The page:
November 03, 2008
Hold on now HR people, we’re not talking about hugs and kisses. No sexual harassment and hostile work environment situations. However, my thoughts with this kind of retention strategy hover a bit above the notion of love and caring for employees. In my opinion, it is in fact, a greater retention tool than money, bonuses, gifts, cards, letters or any other form of corporate concept to address high turnover. Not to say that those items don’t contribute in a positive manner to the workforce, they just can’t do it alone. What is it that your employee’s are asking you to do? Let’s take a quick look at what they’re asking for and what they believe “love” from you is:
Here you need to be of strong support to your employees and staff. Take them to the next level; show them you care about their development. Please throw away the older management concept of “chain of command.” I’m here to tell you that this concept will not work with 21st century management. The next generations of employees only respect a leader after the leader has shown respect to them. A leader that inspires, and really takes the concept of servant leadership to the highest mark, will see the lowest turnover and the highest productivity from their teams, it’s just that simple. Inspire me is all about being one with an employee. You provide the tools, you provide the means for them to do their jobs, give them what they need.
Do you know your employees? It doesn’t matter whether you manage five or 50, the question is do you know your staff? Who are they? What are their likes and dislikes? How about their favorite thing to do on the weekend? We spend so much time as managers talking about how we can retain our people. In fact, 80 percent of companies talk about retention strategies, but only 20 percent actually execute plans to combat it. It’s sad really. Do you know me? Make it a part of your schedule to spend one on one time with staff to learn about them. How many kids do they have? Dreams? Inspirations? Phobias? Greatest successes? Take the time, it will pay big dividends and will also make you a happier more engaged manager and leader.
Communicate With Me
One of the top reasons why people leave companies is lack of communication with their manager. Let’s face it; people leave companies because of bad management. Feel free to give me a call or email and I can elaborate. I’ve studied and participated in exit interviews and no matter what the reason the exiting employee gives, down deep inside, it’s the manager that is the reason. Communicate with me!....say your staff. Listen, talk to me, tell me how we’re doing, how does my position contribute to the common good, or simply take some time to just talk to me and tell me how your weekend was. Through good communication techniques, a manager can break down so many barriers of mistrust with employees. Get and keep employees engaged, have them work hard for you and really go the extra mile for their leader……communicate with them.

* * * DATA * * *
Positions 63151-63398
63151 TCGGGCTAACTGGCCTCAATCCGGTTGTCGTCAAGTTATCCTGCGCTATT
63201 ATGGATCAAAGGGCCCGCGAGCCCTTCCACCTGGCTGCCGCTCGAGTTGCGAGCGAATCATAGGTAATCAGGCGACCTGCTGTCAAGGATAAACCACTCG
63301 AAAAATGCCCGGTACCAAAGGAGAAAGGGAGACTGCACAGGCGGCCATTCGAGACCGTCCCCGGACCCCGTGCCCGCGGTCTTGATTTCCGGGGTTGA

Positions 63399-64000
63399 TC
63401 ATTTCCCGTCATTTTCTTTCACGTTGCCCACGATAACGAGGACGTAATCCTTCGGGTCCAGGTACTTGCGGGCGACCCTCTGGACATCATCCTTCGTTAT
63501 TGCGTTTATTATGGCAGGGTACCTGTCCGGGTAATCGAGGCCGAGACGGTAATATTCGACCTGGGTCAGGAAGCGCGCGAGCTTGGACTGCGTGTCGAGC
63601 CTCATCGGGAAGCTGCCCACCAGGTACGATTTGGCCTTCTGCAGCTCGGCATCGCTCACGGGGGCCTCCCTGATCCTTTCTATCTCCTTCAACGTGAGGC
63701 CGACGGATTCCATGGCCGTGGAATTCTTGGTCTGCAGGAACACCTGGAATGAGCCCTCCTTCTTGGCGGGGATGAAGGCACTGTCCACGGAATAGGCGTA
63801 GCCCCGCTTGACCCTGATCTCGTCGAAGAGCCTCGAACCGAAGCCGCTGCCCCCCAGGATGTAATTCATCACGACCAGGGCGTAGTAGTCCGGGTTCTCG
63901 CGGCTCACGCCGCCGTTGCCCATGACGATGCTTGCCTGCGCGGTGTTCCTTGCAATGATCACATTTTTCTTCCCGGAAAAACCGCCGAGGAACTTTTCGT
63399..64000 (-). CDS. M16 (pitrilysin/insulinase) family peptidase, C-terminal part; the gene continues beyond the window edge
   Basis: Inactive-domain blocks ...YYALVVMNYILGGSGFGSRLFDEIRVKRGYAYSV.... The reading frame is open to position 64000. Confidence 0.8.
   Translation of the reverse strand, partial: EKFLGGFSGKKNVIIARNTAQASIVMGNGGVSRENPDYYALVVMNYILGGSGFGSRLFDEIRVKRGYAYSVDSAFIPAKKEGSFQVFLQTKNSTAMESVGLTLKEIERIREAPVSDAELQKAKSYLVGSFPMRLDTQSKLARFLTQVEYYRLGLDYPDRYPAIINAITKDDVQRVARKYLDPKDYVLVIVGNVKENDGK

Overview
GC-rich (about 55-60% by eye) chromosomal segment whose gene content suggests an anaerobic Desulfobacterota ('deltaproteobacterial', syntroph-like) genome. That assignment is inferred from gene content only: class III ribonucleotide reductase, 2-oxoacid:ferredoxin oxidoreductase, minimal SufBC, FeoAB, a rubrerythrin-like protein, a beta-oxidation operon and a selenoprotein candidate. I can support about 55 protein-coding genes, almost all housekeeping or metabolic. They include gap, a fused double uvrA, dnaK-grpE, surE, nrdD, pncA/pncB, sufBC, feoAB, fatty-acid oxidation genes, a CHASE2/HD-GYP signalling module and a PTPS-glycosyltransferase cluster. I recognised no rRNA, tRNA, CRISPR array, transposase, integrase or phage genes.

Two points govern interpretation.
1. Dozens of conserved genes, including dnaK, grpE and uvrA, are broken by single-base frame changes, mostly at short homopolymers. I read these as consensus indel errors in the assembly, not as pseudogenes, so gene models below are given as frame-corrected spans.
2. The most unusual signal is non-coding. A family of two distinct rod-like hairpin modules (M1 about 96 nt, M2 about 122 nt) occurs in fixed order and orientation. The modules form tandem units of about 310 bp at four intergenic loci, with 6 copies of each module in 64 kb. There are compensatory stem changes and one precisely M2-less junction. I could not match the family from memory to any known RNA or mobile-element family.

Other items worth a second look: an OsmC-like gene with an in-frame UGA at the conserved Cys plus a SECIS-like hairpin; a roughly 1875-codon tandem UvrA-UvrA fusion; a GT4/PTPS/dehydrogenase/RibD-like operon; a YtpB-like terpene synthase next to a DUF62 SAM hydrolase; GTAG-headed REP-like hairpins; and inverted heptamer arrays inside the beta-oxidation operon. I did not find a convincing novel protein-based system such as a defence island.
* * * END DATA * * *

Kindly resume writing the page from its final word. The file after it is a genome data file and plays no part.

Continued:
Care About Me
Earlier in my HR career, I once thought that employees needed to leave their personal issues at the door when they walked into the office. Leave your personal problems on that hanger on the door when you come to work and pick it up when you leave. How wrong I was! It took me nearly 10 years to observe and understand just the opposite. If our staff has personal issues going on, it’s our job as managers to assist them with getting through those tough times as much as we can. Organizations often have many tools to assist with this. Despite your personal proxemics, this could be the best time to offer a hug to a staff member or even a prayer. Managers and leaders, we need to hold ourselves just as accountable to loving our employees as we are to initiating the performance management process when it dictates action based on absenteeism. In other words, if we can pay as much attention to employee’s needs as we do with P&P and SOP, we’d be in a much better place as an organization. Take the time to show some love!
Our staff and employees are begging us to develop, train and assist them in their work. Almost 100 percent of generation X and Y would agree with this. Simply, if we don’t provide these tools, they will leave our organizations. Succession planning, training and development, seminars, and investing time into people sounds daunting doesn’t it? What manager has the time? We need to make the time. Again, as corporations, we spend a lot of time talking about strategy, monthly P&Ls, MORs, media issues, threats of the economy and its impact on our bottom line. But ask yourself, how much time do you take each week to develop your people? My guess for most managers is very little. It’s not necessarily our fault though. We have so many things to do in a work week. It’s not like we’re not trying. I hear you! However, the best retention strategies must include this concept of “grow me.”
If all these five principle can be managed well and developed, your organization should not have a recruitment crisis on its hands. Aside from growth strategies, those who say we’re in or are soon to be facing a recruitment crisis have got it wrong. Ask yourself why you have open job requisitions open in the first place? Why are people leaving? Ignore the obvious answers you get during exit interviews from people who are afraid to burn bridges: “better opportunity, more pay, better benefits, commute, personal”….sound familiar? Here’s the key: Why are they looking in the first place? If your organization can cover these five points, I am convinced that you won’t need to worry about open reqs as much as you may now.
Please feel free to give me a call or send an email. I would enjoy an opportunity to discuss strategies on how you can offer more love to your staff and company.
Brian Beck, PHR, MHROD
Director of Human Resources
Lovelace Westside Hospital